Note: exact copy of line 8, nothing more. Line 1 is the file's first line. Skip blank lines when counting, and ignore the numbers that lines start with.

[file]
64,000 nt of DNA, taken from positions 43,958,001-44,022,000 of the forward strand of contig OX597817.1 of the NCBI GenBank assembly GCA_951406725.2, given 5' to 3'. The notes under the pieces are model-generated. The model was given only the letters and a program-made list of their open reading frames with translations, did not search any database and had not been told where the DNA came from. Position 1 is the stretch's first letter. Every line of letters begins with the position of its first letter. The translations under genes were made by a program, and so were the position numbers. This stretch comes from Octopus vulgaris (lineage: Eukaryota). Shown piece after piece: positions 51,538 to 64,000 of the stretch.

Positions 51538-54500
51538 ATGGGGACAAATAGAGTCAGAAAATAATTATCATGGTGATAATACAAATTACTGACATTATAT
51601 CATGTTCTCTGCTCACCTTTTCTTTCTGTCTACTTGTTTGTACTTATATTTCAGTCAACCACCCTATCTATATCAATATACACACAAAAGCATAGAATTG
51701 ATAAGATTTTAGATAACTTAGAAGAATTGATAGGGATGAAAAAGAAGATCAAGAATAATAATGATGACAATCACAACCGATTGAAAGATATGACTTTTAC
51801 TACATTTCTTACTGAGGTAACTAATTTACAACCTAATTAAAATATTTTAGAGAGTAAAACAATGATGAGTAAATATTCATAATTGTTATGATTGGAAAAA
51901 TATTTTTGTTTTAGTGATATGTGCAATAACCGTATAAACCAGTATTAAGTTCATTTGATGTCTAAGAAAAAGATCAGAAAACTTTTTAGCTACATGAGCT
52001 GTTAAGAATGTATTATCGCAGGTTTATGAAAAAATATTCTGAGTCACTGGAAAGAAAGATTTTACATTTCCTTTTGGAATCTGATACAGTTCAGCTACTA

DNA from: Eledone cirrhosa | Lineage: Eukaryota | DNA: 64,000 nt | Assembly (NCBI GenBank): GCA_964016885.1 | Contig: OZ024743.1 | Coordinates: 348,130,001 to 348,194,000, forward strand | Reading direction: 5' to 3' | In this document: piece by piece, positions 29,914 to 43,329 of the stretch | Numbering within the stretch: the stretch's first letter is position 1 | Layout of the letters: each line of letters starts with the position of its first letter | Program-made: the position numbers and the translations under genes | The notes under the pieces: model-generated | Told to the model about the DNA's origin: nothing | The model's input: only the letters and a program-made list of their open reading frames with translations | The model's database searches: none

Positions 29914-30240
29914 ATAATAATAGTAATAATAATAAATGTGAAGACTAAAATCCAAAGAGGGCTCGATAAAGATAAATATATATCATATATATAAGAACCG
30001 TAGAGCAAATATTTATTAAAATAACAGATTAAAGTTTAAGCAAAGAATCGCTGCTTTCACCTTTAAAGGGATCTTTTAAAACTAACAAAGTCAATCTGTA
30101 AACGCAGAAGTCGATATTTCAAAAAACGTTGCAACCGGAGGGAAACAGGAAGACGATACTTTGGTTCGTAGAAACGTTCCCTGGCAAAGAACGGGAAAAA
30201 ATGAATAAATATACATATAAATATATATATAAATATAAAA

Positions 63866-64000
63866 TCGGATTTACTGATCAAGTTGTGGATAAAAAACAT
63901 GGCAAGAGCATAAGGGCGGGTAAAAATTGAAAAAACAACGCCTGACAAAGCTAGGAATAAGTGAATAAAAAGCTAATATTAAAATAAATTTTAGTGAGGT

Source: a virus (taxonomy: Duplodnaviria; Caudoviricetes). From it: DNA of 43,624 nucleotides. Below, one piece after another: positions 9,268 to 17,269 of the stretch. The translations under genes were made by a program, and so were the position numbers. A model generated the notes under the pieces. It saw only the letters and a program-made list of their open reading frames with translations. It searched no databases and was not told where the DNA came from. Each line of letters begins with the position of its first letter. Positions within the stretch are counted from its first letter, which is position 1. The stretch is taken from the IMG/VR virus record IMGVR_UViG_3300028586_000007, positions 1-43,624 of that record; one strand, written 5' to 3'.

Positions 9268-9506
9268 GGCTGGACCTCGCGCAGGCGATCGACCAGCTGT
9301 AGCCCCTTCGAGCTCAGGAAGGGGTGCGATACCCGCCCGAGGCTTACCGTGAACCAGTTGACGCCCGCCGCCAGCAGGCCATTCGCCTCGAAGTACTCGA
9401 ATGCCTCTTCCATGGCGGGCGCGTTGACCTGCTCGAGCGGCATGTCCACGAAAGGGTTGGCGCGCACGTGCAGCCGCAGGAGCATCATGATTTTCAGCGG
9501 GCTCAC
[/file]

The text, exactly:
52001 GTTAAGAATGTATTATCGCAGGTTTATGAAAAAATATTCTGAGTCACTGGAAAGAAAGATTTTACATTTCCTTTTGGAATCTGATACAGTTCAGCTACTA